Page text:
The Perfect Soldier: Special Operations, Commandos, and the Future of Us Warfare by James F. Dunnigan
Saddam's Secret Weapons
At the end of the 1991 Gulf War, few Americans wanted to believe that the Iraqis could just outwait UN sanctions and eventually emerge with their nuclear, chemical and biological weapons programs intact. But this is exactly what happened.
This was simply the way things were always done in this part of the world. Centuries of foreign domination had taught Iraqis, and other Arabs, that they had to use patience and persistence to prevail against more powerful enemies. And although Iraq was defeated militarily after the 1991 war, Saddam Hussein and his buddies still had some powerful tools. Chief among these was credibility in the Arab media and populations throughout the Middle East.
Saddam, like all modern dictators, knows how important control, or manipulation of, the media is. A lot of this has to do with telling people what they want to hear. Despite Saddam's many sins, he knows how to say the right things to his fellow Arabs. There is much resentment in the Middle East against foreigners, particularly Europeans and Americans. From the beginning, the Iraqis declared that they were victims of Western oppression. Saying that again and again, and lying as needed, Saddam was derided in the West, but increasingly believed in the Middle East.
Saddam also maintained his image as a mighty Arab warrior facing down the pitiless oppressors from the West. The Iraqi efforts demonstrate, once more, why Baghdad has been the center of Arab "opinion shaping" for many centuries. Saddam had plenty of skilled media experts who continually fed the foreign press a pack of lies containing just enough truth that at leas some of the Iraqi press releases were run in the West.
For example, many Iraqis were indeed suffering hunger and privation. But not because of the embargo, rather because they were Shiias, an opposition group that represented about half the Iraqi population, and had been in rebellion against Saddam for several decades. Blockade or no blockade, Saddam would be keeping food and medicine away from his rebellious Shiias. But Saddam knew that the Western press would likely ignore the Shiia rebellion and concentrate on the suffering of the Shiia children. And even buy into the Iraqi fiction that it was all America's fault.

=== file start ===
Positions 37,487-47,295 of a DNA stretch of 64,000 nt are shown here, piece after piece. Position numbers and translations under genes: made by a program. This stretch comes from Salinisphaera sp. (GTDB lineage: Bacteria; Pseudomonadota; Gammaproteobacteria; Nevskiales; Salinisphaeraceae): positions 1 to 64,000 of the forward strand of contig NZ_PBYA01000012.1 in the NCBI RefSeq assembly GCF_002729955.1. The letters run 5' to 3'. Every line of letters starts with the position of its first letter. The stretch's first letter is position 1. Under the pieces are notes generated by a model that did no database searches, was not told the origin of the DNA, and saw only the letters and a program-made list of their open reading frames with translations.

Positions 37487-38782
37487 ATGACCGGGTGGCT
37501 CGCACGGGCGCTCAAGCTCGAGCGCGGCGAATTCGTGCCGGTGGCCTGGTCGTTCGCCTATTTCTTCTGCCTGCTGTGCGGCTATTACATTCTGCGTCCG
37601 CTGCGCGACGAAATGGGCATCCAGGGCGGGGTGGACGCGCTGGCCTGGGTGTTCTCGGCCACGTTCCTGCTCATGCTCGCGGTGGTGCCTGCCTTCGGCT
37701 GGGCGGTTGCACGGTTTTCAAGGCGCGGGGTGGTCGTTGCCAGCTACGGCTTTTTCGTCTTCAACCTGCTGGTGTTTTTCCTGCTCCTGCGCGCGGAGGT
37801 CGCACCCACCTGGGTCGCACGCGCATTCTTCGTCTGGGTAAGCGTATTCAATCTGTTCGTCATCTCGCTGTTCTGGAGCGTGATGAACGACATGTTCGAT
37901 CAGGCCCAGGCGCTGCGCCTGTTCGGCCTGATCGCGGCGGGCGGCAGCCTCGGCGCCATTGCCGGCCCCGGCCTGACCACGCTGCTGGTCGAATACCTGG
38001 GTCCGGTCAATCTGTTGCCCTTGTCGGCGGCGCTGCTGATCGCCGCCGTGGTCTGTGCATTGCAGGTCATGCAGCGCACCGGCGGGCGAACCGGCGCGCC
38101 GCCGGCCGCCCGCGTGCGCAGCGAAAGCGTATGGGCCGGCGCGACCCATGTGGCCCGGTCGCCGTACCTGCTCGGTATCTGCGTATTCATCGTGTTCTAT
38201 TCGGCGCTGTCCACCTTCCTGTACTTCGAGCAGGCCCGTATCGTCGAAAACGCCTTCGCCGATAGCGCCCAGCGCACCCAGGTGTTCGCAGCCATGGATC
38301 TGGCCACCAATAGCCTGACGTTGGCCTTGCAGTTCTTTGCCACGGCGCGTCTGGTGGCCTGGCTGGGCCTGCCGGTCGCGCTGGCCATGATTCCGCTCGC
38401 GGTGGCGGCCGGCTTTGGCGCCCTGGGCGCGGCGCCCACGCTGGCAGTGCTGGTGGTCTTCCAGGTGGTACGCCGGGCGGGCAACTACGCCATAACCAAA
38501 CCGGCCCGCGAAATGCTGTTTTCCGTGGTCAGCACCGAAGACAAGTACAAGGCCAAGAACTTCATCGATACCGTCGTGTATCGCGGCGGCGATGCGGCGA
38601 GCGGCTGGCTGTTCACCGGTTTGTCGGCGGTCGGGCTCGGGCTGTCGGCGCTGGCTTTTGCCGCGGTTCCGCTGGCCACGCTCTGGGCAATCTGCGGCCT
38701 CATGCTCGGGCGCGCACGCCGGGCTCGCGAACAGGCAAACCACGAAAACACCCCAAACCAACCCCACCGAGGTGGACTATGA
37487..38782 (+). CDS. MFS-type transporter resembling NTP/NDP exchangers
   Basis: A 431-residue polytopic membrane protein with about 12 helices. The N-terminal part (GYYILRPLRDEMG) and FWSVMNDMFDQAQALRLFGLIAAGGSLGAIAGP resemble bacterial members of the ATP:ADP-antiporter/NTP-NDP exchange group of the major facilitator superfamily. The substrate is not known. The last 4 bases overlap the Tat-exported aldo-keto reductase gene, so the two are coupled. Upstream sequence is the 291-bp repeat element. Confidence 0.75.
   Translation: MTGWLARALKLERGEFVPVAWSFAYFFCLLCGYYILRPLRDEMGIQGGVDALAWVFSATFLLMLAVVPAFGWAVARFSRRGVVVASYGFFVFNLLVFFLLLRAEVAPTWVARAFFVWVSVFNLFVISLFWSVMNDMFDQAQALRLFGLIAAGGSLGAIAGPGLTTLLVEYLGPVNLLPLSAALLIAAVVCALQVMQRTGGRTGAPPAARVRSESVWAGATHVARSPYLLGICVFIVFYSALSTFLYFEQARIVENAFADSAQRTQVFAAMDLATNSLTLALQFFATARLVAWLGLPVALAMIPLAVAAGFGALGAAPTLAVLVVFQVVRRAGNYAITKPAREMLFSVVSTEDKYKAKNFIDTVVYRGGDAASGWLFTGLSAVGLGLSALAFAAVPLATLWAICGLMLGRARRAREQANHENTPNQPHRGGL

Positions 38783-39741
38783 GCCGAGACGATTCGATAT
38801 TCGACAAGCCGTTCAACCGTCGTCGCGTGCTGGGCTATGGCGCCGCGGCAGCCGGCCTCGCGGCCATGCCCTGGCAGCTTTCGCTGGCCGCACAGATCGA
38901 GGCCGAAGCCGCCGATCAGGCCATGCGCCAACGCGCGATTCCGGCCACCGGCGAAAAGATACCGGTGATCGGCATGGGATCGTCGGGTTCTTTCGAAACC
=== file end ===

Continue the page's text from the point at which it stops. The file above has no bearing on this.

Saddam's use of civilian suffering is nowhere more evident than in the use of civilians and civilian structures to protect military targets. Even during the Gulf War, Iraqi troops would park their tanks, and even warplanes, next to civilian buildings (homes, schools, hospitals) to deter air attacks. This became more and more elaborate during the air "war" during the 1990s. Anti-aircraft guns and missiles were set up in civilian areas, and the local civilians forbidden to move.
As more and more civilians were killed when bombs hit the anti-aircraft positions next to occupied homes, the United States began using bombs filled with concrete instead of explosives. Using smart bombs, it was found that these concrete weapons were accurate enough to destroy or damage Iraqi guns and missiles. But even the concrete bombs caused some civilian casualties, as when these bombs hit anti-aircraft weapons mounted on top of apartment houses, mosques or hospitals. So last year, even the concrete bombs were withdrawn from service and most Iraqi anti-aircraft weapons became immune to attack.
This immunity made the Iraqis even bolder, and firings on allied warplanes increased. This increased the chance of the Iraqi gunners getting lucky and shooting down an allied aircraft. The Iraqis also pushed their luck even more by resuming commercial air traffic, something forbidden by UN sanctions. The Iraqi propaganda continued to claim casualties from allied bombings, even when there were no bombs. The Arab media, and most Arabs, had been told so long and so often that allied warplanes were attacking Iraq that they were willing to believe any Iraqi claim.
Saddam understood that once he had most of the Arab people on his side, the Arab governments would either lean towards Iraq's claim that the UN embargo was useless and counterproductive, or at least mute their criticism of Iraq. The Gulf Arab nations, who still feared (with considerable justification) Iraqi aggression, knew that they were being outmaneuvered by Iraqi propaganda. Even though most Gulf Arabs were now pro-Iraqi, the Gulf nations formed a military alliance and rapid reaction force. But this was all they could do, and they knew they had to wait for an Iraqi attack before they could do anything to confront Saddam.
But the Arab states also realize that Saddam is in a desperate situation himself, even without American and British warplanes patrolling his air space. Iraq is a nation ruled by one of its minorities. Saddam belongs to the Sunni Arab Iraqis who comprise only some 20 percent of the population. Most Iraqis are Arab Shiias, who hate the Iraqi Sunnis. The Iraqi Kurds are also Sunnis, but in that case the problem was not religion, but that the Kurds were not Arabs. Saddam and his supporters know that they must continue to rule, by any means necessary, or be destroyed by Iraqi Kurds and Shiias who are eager for revenge on Saddam and his brutal Sunni followers.
Saddam is not only clever, but he is also cornered and thus has tremendous incentives to outthink and outmaneuver his adversaries. One could say that Saddam's most powerful secret weapon is the desperate striving to simply survive against his more numerous Iraqi enemies.
© 1998 - 2013 StrategyWorld.com. All rights Reserved.